Synergistic use of multiple types of measurements improves estimate of the indirect effects of aerosols on clouds.
The impact of atmospheric aerosols on climate through their ability to modify subtropical marine low clouds remains a central uncertainty in climate models, hampering accurate quantification of anthropogenic radiative forcing. Thus, uncertainty reduction requires reliable measurements of cloud and aerosol properties that can guide future model improvements. However, long-term observations over marine environments have been elusive until a recent ARM field campaign over the Northeast Pacific: The Marine ARM Investigation of Clouds (MAGIC) campaign. MAGIC deployed the second ARM mobile facility (AMF2) on board a cargo ship, the Horizon Spirit, that sailed between the ports of Los Angeles, California and Honolulu, Hawaii for nearly 20 round trips during two observation periods: September (2012)-January (2013) and May-September of 2013, for a total of nearly 200 days at sea. The AMF2, which contained three radars, lidars, microwave radiometers, and a suite of other instruments that measured properties of clouds and precipitation, aerosols, and radiation, and meteorological and oceanographic conditions, provided an unprecedented data set that can be used to validate and constrain climate models and satellite retrievals.
In this study, the unique MAGIC data set was used to quantify the co-variability between aerosol concentration and estimates of cloud droplet number concentration, two parameters that are needed to understand the impacts of aerosols on marine low clouds. By synergistically exploiting the strengths of several remote sensors, uncertainties in the quantification of the aerosol indirect effect on clouds can be greatly reduced. The study also points to the importance of sampling the aerosol vertical structure, especially when the near-surface measurements are not representative of those right below the cloud base.
This study used remotely sensed MAGIC observations of cloud properties to compute cloud droplet number concentration (Nd) and quantify its co-variability with near-surface measurements of cloud condensation nuclei (CCN) and aerosol properties. The researchers found that Nd, CCN, and aerosol concentrations (for particles larger than 0.1 mm in diameter) are highly correlated, with more polluted samples being associated with higher number of droplets, under relatively well-coupled boundary-layer conditions. In addition, the slope of the aerosol-Nd relationship is high and similar to aircraft-based studies, suggesting strong interactions between aerosols and cloud microphysics. In contrast, other ground-based deployments show a weaker and more scattered aerosol-cloud relationship. To understand this discrepancy, they used the aerosol backscatter cross-section from a high-spectral-resolution lidar (HSRL) as an aerosol proxy, and investigated its vertical structure. They found that in shallow and well-coupled boundary layers, aerosols tend to be vertically homogenous with height, whereas deeper boundary layers feature a more complex aerosol vertical structure. In addition, for shallow boundary layers, aerosol measurements at different vertical levels yield high temporal correlations with those near the surface. The weaker temporal correlation between near-surface and 600-1200 m aerosols for deep boundary layers indicates that surface measurements do not fully represent the aerosol variability near the cloud base, demonstrating that knowledge of the aerosol vertical structure is essential for accurate quantification of the aerosol indirect effect.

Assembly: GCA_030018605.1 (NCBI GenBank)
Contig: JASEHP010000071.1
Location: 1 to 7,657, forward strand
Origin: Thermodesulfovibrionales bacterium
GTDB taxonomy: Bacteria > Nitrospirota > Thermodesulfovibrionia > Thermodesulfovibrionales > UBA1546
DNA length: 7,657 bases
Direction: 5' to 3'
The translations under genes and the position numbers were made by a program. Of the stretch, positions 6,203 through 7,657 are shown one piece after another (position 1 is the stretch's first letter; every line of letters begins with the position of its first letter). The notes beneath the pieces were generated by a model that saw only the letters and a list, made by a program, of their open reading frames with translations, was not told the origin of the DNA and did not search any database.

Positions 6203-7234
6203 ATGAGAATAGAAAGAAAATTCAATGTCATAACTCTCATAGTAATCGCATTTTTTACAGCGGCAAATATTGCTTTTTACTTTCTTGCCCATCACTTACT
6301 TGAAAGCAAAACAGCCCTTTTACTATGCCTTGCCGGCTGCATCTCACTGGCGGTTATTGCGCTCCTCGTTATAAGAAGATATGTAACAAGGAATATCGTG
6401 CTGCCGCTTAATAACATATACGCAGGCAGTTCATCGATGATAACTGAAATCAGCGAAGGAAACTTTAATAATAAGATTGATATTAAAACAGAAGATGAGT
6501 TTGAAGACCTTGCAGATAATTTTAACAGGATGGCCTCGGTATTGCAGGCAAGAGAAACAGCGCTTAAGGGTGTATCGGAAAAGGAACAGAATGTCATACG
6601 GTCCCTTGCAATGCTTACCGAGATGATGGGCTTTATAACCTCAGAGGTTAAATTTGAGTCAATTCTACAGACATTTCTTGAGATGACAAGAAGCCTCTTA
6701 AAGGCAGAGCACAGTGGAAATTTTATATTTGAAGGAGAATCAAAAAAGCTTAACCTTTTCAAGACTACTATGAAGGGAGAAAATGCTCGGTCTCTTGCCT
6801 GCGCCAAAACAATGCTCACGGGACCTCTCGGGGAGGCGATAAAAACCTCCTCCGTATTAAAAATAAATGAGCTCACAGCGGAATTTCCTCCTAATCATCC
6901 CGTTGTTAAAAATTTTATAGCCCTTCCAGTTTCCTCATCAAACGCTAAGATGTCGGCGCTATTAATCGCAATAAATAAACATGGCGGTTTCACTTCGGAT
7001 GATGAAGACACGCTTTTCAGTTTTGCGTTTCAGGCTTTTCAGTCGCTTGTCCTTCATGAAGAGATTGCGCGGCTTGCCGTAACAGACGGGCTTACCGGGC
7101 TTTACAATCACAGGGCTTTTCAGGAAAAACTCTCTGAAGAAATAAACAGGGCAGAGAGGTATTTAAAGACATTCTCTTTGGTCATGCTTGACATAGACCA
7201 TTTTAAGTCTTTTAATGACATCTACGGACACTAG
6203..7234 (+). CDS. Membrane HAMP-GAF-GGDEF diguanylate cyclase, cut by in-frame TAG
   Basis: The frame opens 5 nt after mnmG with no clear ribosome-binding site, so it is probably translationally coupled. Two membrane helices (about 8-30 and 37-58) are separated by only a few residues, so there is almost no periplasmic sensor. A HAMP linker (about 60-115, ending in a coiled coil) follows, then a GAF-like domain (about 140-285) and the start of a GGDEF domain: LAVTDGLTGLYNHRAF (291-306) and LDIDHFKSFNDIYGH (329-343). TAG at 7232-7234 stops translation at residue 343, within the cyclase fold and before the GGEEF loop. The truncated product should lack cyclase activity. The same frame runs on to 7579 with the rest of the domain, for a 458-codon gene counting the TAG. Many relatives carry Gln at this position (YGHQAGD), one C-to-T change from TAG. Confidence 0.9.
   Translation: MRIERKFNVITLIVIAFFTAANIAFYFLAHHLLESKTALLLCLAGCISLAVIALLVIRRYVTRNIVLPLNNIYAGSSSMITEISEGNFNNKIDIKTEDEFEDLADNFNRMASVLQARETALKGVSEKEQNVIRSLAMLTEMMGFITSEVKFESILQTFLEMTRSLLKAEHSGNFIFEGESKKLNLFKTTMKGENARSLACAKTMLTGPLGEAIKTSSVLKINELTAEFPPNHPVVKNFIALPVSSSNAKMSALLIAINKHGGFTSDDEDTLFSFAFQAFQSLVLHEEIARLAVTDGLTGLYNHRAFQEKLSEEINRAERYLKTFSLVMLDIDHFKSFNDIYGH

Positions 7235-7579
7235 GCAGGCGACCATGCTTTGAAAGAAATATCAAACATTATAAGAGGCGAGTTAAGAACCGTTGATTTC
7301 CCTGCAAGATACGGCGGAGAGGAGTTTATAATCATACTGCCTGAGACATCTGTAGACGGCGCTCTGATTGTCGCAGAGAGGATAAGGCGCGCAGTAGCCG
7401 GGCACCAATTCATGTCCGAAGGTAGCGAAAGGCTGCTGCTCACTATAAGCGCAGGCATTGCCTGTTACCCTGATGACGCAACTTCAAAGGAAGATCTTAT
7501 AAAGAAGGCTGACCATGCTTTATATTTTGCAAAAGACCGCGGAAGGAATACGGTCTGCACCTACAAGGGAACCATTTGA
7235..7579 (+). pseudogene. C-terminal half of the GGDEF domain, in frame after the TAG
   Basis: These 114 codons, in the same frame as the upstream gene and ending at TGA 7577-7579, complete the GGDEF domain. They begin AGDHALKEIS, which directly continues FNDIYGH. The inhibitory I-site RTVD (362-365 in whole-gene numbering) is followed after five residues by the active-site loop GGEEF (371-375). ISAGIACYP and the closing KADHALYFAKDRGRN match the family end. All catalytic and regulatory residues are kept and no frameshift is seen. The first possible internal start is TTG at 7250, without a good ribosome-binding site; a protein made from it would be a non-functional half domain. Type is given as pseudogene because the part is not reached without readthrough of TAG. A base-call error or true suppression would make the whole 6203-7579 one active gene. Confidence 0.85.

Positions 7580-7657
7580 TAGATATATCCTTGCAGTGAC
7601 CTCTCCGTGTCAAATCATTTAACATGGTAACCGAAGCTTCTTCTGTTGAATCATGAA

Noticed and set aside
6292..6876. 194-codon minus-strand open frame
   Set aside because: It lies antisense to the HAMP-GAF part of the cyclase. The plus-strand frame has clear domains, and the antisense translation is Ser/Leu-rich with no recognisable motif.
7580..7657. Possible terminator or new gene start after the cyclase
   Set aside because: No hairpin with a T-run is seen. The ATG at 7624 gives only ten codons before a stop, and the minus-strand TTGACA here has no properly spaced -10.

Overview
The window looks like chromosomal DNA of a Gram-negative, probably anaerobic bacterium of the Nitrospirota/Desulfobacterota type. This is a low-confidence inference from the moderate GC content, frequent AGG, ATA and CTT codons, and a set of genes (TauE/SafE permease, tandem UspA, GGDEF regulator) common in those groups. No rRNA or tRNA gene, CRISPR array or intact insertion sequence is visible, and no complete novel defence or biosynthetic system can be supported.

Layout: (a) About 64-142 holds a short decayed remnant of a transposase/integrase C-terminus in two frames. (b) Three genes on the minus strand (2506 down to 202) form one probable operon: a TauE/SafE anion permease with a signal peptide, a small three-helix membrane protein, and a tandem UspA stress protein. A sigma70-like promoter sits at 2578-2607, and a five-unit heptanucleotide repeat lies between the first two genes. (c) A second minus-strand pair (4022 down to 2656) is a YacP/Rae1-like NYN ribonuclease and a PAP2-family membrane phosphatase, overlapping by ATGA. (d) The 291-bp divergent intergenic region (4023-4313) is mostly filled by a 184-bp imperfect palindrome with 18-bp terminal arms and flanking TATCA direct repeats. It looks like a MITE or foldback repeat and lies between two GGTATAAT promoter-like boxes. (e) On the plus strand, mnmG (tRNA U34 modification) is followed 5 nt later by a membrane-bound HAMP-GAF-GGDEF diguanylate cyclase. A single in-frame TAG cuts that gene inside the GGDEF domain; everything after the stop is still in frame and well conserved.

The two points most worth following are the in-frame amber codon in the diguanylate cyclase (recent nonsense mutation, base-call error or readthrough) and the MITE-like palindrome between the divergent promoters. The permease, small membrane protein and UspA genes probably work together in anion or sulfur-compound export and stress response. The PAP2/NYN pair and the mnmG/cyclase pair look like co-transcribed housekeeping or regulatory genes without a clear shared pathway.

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ASR Program Manager
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NASA Langley Research Center, Hampton, Virginia, USA
This work was supported by the U.S. Department of Energy (DOE), Office of Science, Office of Biological and Environmental Research: Atmospheric System Research (ASR) grants DE- SC001167 (D. Painemal, P. Minnis, and C. Yost) and DE-SC0011666 (J.C. Chiu), Atmospheric Radiation Measurement Infrastructure, under contract DE-AC02-06CH11357 (M. Cadeddu), and contract DE-SC00112704 awarded to Brookhaven National Laboratory (E.R. Lewis). C. Yost was also supported by the NASA CERES program. The MAGIC data set was downloaded from the ARM archive available at http://www.archive.arm.gov/. MODIS and GOES-15 retrievals are available at http://www-pm.larc.nasa.gov or upon request.
Painemal, D., J.-Y. C. Chiu, P. Minnis, C. Yost, X. Zhou, M. Cadeddu, E. Eloranta, E. R. Lewis, R. Ferrare, and P. Kollias, "Aerosol and cloud microphysics co-variability in the northeast Pacific boundary layer estimated with ship-based and satellite remote sensing observations." Journal of Geophysical Research: Atmospheres, 122 (4): 2403-2418 (2017). [DOI: 10.1002/2016JD025771]
ASR Highlight: Aerosol and Cloud Co-variability in the Northeast Pacific Estimated with MAGIC Observations
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